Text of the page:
Playing for Rain

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What to do when the country is suffering its worst drought in five years and the Government yet again fails to stop the illegal burning of forests? In one village, people stage a cat wedding, before throwing the cats into a pond. Or if you claim to be more scientifically inclined, you put salt in buckets of water. Yes, the latter has been recommended by an official of the country’s leading environmental group.

Members of the Indonesian Forum for the Environment (Walhi) last month called on people across the nation to mix water with salt in order to create rain. Unfortunately, putting out buckets of salted water doesn’t create rain.

Humans have some power over nature, but it is supreme ignorance and arrogance to think they can control the climate. What people can do in spades is make things worse by destroying the environment, treating the planet as a giant rubbish dump and its precious forests as something to be destroyed for short-term financial gain.

International studies led by the Hebrew University of Jerusalem have found that urban, agricultural and industrial pollution can suppress rainfall because fine particles of pollution inhibit cloud water from condensing into raindrops, while the remaining rain falls in greater intensity.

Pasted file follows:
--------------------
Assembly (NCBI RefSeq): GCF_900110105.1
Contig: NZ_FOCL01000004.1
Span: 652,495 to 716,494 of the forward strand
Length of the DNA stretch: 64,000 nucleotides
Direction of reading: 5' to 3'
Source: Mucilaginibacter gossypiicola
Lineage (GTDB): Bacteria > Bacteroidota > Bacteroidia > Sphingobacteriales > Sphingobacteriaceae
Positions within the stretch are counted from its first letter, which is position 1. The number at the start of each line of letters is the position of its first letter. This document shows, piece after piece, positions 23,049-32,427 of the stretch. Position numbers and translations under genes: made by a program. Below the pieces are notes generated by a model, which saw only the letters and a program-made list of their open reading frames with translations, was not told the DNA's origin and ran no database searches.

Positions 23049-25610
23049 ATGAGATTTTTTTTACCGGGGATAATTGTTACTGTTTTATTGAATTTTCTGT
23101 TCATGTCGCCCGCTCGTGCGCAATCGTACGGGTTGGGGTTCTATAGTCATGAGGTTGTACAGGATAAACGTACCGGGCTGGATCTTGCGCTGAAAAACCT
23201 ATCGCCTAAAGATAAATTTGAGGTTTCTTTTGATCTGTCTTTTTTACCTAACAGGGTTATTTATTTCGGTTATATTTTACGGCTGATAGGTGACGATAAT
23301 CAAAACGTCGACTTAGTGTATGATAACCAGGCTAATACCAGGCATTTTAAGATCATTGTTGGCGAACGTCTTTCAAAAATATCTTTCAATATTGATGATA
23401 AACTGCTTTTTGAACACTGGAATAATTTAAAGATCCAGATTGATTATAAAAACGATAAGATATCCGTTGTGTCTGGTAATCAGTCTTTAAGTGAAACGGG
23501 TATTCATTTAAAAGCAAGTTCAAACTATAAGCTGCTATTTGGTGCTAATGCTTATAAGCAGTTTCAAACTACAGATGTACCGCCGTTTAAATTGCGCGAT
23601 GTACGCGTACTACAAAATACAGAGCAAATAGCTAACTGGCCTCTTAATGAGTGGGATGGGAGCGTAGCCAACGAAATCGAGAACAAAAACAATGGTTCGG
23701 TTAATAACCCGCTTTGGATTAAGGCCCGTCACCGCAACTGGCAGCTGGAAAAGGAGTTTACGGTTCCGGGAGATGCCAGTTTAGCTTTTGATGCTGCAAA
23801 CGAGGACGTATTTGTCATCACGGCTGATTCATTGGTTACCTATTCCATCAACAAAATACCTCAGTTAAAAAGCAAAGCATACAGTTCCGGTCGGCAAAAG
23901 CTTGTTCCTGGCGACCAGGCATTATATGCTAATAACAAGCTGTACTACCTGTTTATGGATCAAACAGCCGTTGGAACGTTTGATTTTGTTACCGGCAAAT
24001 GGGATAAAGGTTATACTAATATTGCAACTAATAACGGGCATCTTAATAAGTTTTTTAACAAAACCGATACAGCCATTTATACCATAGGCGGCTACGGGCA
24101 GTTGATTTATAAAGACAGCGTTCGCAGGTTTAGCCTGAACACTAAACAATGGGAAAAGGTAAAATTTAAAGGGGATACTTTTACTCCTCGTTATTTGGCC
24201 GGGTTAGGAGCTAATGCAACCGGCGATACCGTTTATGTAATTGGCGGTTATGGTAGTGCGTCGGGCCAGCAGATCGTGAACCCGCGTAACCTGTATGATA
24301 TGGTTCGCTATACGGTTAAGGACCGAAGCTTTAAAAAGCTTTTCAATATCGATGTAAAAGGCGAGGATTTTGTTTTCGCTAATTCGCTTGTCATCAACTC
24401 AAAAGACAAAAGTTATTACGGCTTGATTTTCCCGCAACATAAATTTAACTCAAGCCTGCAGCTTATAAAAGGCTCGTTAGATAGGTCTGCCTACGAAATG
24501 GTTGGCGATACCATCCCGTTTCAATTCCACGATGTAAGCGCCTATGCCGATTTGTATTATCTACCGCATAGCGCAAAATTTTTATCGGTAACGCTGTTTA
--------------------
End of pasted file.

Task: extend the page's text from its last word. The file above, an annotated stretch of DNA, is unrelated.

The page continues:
Parts of Sumatra, Kalimantan and neighbouring Singapore and Malaysia have for over a month been blanketed in toxic haze from illegally lit fires. It is an annual problem, caused by Indonesia’s poor law enforcement. Fires are started by farmers seeking to clear land and by people acting on behalf of timber and oil palm plantation companies. The smoke causes respiratory problems and has resulted in temporary closures of schools and cancellations of flights.

Walhi’s appeal for people to counter the haze by putting salt in buckets of water was widely disseminated via BlackBerry Messenger, WhatsApp and some online news portals.

In Sumatra’s Jambi province, the Mayor Jambi city, Syarif Fasha, on September 12 held a meeting with school principals and education agencies to call on schools to put out buckets of salted water. Some schools could not immediately comply because they had been closed because of the haze.

Schools were also instructed to hold sholat istisqo – an Islamic mass prayer for rain. The preacher leading the prayer generally requests forgiveness, as if drought is divine punishment for sins.

At Jambi State Junior High School 1 (SMPN 1), hundreds of students were told to bring buckets of water and salt from home. They had to bring their own water because a teacher said the school was facing a water shortage. The buckets were left outside for a week. No rain was created.

The Principal of SMPN 1 Jambi, Nana Sunarya, later told local media that even if the rain-making activity did not work, it had been educational for students to learn about the processes of evaporation and condensation.

The head of Walhi’s Organizational and Networking Division in Bengkulu province, southwestern Sumatra, Feri Van Dalis, had said putting out buckets of salted water daily, preferably between 11am and 1pm, would accelerate rainfall if performed simultaneously by many Indonesians, as millions of cubic metres of water vapour would be created. He said each bucket should hold about 10 litres of water and half a kilo of salt.